Patient Rights, Doctor Rights, and Religious Freedom – What Gives?
|October 5, 2012||Posted by Rick Hogaboam under Christ & Culture, Pluralism, Politics|
Many Christians are calling the HHS mandate, which establishes some rights for patients, including access to birth control, and requiring that all medical plans contain such, an attack on religious freedom. Now, I read this article about Muslim doctors who would rather not perform certain functions on someone of the opposite gender because of a modesty code. Again, this debate is being framed around the idea of religious freedom. Should the government establish patient rights, doctor rights, and such that would trump one’s religious convictions – or stay out of it completely? How does one mediate such conflict?
An excerpt from Can Muslim Doctors Refuse to Treat the Opposite Sex? | First Things:
Not too long ago, the ethics of medicine were pretty straightforward. Inspired by the Hippocratic Oath, doctors, nurses, pharmacists, and other medical professionals generally followed the “do no harm” maxim, seeing themselves (ideally) as duty-bound to protect and preserve all human life.
But times have changed. Society has grown increasingly morally pluralistic, while at the same time medical technology has advanced, making the work of medical professionals far more complicated. For example, abortion is now considered a right throughout most of the West, but many physicians conscientiously object to participating in taking the lives of fetuses. Many gay couples use in-vitro fertilization, surrogacy, and sophisticated artificial insemination procedures to have children, while some fertility doctors resist participating for moral reasons. With health care cost-cutting coming strongly to the fore, most mainstream bioethicists want to grant doctors the right to refuse life-sustaining treatment they consider “futile” because it is expensive to merely “extend the time of dying.”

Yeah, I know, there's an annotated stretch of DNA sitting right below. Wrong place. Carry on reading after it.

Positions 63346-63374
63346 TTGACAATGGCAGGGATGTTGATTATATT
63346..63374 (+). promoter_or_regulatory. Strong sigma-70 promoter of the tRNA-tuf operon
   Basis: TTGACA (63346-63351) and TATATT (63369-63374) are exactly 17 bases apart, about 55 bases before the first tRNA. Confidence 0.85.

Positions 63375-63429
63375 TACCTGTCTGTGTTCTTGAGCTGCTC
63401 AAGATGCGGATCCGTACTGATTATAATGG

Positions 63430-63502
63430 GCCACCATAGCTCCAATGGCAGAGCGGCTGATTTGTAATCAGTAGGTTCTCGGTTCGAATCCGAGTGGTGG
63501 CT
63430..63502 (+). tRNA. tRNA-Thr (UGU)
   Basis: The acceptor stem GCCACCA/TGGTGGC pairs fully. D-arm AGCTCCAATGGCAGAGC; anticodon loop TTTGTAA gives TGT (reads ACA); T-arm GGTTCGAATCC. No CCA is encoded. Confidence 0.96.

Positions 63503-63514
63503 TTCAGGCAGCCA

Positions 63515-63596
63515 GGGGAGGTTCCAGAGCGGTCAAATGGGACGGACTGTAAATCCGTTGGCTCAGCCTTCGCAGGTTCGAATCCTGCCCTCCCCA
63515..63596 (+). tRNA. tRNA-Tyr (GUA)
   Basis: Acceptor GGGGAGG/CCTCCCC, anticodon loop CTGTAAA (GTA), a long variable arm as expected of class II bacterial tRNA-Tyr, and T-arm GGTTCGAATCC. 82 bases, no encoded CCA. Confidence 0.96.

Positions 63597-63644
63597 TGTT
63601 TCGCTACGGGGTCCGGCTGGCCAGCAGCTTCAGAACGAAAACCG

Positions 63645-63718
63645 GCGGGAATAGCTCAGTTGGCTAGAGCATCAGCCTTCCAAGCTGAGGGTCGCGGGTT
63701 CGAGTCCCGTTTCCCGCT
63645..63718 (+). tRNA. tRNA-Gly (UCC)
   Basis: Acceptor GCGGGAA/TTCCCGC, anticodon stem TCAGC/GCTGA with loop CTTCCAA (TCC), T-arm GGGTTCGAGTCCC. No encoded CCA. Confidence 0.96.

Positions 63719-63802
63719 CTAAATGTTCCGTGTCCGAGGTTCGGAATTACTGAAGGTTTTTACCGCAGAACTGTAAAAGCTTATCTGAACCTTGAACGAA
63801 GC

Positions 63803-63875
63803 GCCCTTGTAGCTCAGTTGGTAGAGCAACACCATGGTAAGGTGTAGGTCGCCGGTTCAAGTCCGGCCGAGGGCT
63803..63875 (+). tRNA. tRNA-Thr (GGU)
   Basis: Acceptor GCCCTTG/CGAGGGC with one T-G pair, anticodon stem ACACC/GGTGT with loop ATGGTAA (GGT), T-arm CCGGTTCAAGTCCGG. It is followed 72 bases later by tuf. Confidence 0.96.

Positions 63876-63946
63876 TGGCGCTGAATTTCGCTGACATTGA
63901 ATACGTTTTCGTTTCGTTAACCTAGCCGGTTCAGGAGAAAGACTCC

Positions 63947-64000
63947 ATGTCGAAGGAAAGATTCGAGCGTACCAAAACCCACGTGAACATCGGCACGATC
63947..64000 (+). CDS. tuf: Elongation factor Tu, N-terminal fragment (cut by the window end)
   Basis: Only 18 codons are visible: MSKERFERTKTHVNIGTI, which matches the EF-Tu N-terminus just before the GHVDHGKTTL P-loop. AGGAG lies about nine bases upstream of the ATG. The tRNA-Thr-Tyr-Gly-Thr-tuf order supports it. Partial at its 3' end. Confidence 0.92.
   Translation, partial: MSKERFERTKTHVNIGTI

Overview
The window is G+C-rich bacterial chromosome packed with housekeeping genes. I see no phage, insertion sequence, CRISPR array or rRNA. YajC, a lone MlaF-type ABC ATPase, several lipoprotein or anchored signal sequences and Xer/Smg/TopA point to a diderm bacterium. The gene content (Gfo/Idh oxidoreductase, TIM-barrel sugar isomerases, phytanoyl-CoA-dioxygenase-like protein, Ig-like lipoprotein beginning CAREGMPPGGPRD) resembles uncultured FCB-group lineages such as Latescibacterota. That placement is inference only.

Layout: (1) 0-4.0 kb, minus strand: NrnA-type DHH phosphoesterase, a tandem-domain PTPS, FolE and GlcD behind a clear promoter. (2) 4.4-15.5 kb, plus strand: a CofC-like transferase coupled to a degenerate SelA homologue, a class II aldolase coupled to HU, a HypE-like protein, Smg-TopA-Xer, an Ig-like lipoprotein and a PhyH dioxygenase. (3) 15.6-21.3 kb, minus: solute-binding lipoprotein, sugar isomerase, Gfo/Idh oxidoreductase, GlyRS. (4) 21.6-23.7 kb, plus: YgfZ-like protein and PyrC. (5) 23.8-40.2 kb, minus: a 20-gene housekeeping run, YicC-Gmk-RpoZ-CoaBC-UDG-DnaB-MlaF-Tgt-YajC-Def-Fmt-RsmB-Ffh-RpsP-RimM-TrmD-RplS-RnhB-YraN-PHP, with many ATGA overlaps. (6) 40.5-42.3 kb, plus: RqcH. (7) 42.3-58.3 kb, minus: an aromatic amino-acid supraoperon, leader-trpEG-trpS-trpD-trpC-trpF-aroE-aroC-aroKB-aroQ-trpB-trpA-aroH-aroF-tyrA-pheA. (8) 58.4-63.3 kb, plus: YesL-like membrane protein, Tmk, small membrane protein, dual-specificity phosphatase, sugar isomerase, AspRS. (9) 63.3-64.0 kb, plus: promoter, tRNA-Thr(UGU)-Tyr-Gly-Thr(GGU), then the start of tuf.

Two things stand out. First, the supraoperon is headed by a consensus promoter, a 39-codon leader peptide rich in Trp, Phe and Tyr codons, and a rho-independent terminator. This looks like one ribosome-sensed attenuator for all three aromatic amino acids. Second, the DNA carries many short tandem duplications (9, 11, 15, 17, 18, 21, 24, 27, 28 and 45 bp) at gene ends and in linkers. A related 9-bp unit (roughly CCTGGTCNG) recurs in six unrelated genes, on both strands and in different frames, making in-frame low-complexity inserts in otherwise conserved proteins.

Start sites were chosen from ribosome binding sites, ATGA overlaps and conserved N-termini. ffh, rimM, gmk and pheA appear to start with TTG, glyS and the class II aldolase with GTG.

These moral conflicts have sparked an increasingly heated bioethical controversy: Whether—and to what extent—medical professionals have a right of conscience to refuse their services based on religious or moral objections to what the patient desires.
This situation would be dicey enough within the framework of the familiar secular-religious clash, but now it has taken a new twist. With the Muslim population increasing in Western Europe and the United States, that faith’s strict religious requirement to maintain modesty between the sexes has prompted some Muslim medical professionals to ask whether female doctors can refuse to examine or treat any male patients at all—and vice-versa. These objections have been relatively few in number (thus far), but they raise a far stronger and more sweeping demand than the many ethical objections arising from Judeo-Christian morality, objections which often center on the refusal to prescribe a certain drug or administer a specific treatment. The layer of complexity the Muslim claim adds to the debate also makes it impossible to reduce the “religious case” to a simple argument or clear-cut demand for exemption.
© 2012, Rick Hogaboam. All rights reserved.